A winning mentality
Rugby league may be known for its physicality and brutality, but Huddersfield are trying to gain another advantage over their rivals - by beating them with the power of the mind.
The game's unforgiving ferocity has been complemented this season by the Giants' psychological approach that has helped guide Nathan Brown's men towards the Super League summit.
In week one Huddersfield stunned Wigan at the DW. The pair are now joint top and the Yorkshiremen are confident of toppling the Challenge Cup holders again at the Galpharm this weekend.
There was one unfamiliar face in the away dressing room that day. Karl Morris is a leading sports psychologist known largely because of his work with golf professionals. He's worked with Darren Clarke and Lee Westwood to extinguish the mental fires that can burn the most talented of performers. He is now massaging the mental muscles of the Giants.
Huddersfield Giant's Keith Mason believes his side have a chance of winning some silverware this year. Photo: Getty
This, the club believe, can turn an already strong side into champions.
I met forwards Keith Mason and David Fa'alogo this week. Mason has been at Huddersfield for six years, playing in Challenge Cup finals and play-offs but never winning anything. He says something has changed this year.
"The belief and camaraderie is better. We've been close the last two seasons but this feels different and we can win comfortably against good teams now."
I ask Mason what exactly is different, and why? "We have had psychologists come in and given everyone a 'trademark' to work towards. We all have our individual score we have to hit each week. We feel we have the physical side sorted so are now working on the mental side, the stuff you don't see. "
You'd not argue with the physical stuff. Built around brilliant half-back Danny Brough, their go-forward has been scintillating. The Giants also boast the meanest defence in the league, conceding on average 15 points per game. But it was the continued reference to "belief" from both players that struck me.
I ask Mason how they can beat Wigan again: "Belief. We must believe in our systems and stick to them." I ask Fa'alogo how they turn a formidable side into a championship-winning one: "Belief. Believe we can be champions, believe in our game-plans, believe and achieve."
The psychological stuff intrigues me but the players aren't keen to divulge specifics so I do a bit more digging. Morris visits the club every couple of months to see the players. This is optional, but I'm told more than half of the senior players sit down with him.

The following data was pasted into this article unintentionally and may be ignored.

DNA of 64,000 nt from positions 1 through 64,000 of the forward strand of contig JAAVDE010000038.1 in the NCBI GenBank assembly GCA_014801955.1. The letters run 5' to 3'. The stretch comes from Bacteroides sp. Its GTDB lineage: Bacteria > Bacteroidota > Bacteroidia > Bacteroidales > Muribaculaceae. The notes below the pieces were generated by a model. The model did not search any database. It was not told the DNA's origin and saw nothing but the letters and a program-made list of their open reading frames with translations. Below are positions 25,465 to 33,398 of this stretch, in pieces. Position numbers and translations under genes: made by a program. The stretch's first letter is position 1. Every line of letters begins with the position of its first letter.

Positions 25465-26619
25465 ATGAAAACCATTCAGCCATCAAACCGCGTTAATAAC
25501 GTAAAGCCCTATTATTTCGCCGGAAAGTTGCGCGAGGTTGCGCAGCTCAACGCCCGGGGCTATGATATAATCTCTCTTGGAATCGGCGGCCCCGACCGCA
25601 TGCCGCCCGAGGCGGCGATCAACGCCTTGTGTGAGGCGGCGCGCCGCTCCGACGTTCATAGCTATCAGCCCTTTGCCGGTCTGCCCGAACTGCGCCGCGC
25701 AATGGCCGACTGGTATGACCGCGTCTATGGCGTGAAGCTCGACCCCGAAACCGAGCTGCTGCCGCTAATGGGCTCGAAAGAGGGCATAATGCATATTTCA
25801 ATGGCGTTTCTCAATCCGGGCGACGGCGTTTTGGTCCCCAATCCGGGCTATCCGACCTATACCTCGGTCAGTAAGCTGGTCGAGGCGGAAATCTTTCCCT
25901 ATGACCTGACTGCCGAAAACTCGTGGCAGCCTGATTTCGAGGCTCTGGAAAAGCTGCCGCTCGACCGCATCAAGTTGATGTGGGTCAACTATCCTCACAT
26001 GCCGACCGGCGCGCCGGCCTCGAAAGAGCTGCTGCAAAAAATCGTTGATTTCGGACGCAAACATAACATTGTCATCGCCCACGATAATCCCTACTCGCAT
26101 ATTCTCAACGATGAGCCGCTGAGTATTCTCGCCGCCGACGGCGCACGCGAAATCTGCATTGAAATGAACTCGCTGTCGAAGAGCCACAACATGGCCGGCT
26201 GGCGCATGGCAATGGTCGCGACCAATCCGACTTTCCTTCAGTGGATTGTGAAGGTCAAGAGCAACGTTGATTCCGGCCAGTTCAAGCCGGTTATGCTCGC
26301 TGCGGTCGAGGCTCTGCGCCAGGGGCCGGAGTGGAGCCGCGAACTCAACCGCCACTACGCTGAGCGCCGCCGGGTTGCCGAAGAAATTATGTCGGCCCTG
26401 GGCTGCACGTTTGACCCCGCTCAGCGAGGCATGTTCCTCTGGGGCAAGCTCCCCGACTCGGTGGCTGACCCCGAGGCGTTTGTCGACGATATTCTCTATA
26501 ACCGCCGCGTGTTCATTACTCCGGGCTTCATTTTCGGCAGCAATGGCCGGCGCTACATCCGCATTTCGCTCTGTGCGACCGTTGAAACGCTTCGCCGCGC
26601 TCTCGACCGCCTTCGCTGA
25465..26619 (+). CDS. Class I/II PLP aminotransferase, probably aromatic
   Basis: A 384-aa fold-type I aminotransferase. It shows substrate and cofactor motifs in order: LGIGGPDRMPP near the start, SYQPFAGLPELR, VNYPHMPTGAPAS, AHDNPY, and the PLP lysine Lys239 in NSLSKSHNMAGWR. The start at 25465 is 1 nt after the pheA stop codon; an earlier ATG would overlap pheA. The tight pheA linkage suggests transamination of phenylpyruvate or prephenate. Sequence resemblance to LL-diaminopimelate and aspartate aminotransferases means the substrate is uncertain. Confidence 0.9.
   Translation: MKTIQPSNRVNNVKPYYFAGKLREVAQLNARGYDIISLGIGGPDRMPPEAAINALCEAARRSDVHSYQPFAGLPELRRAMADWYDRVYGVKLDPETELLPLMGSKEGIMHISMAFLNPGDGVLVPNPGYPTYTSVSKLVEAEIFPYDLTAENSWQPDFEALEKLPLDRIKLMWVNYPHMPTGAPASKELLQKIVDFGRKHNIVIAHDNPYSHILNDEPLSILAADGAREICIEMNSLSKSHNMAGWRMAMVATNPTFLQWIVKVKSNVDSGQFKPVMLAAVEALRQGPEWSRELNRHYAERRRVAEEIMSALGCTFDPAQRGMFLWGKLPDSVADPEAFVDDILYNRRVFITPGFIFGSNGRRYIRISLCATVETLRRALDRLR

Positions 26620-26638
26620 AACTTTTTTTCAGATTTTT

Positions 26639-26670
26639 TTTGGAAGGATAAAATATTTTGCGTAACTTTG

The process focuses on confidence. Morris asks the players about their own game and teaches them how to analyse their own performances. This sounds simple but how often do you hear a sportsman come off the field after a defeat and promise: "We'll forget about that straight away and go again tomorrow?" The key focus here is on making every performance stick in the memory.
One player tells me the sessions with Morris serve as a "positive reinforcement of where we are". He is basically teaching the players how to analyse their own games - good and bad - so they don't just bury it after the hooter - as tempting as that is when you lose.
Prop Eorl Crabtree, who has been at the club since his debut in 2001, later tells me that he has seen a huge difference. "If we lack confidence we can quickly find out why by looking back over our past notes with the psychologist and compare it to our team trademarks. It's something I'd never heard of before."
So what are these "trademarks"? Here, another man, Gerard Murphy, plays a part. Murphy labels himself a "leadership coach" and has worked with both the England rugby union and league teams. The process of "trademarks" sets the players individual goals, and overall team goals, calculated statistically based on performance analysis by one of the Giants' coaches.
Murphy's website asks the question that many rugby league fans have asked of Huddersfield's perceived under-achievers of recent Super League seasons: "Why do teams with extraordinary ambition and talent fail? Because they can't move beyond the 'individual'. Because they haven't harnessed the power of a collective goal."
What Huddersfield, and indeed other clubs, have begun to employ, is such a system to work individually to a team goal. The "trademarks" for the team cover three areas of performance. Each player is rated individually per performance out of five in each area, and the team totals are totted up for the post-match analysis session.
If they have met the targets set, then more often than not the Giants will have won the game. It is simple, it is statistical and, combined with the psychology, I find it fascinating.
And, if the Giants' fine start is anything to go by, it seems to work.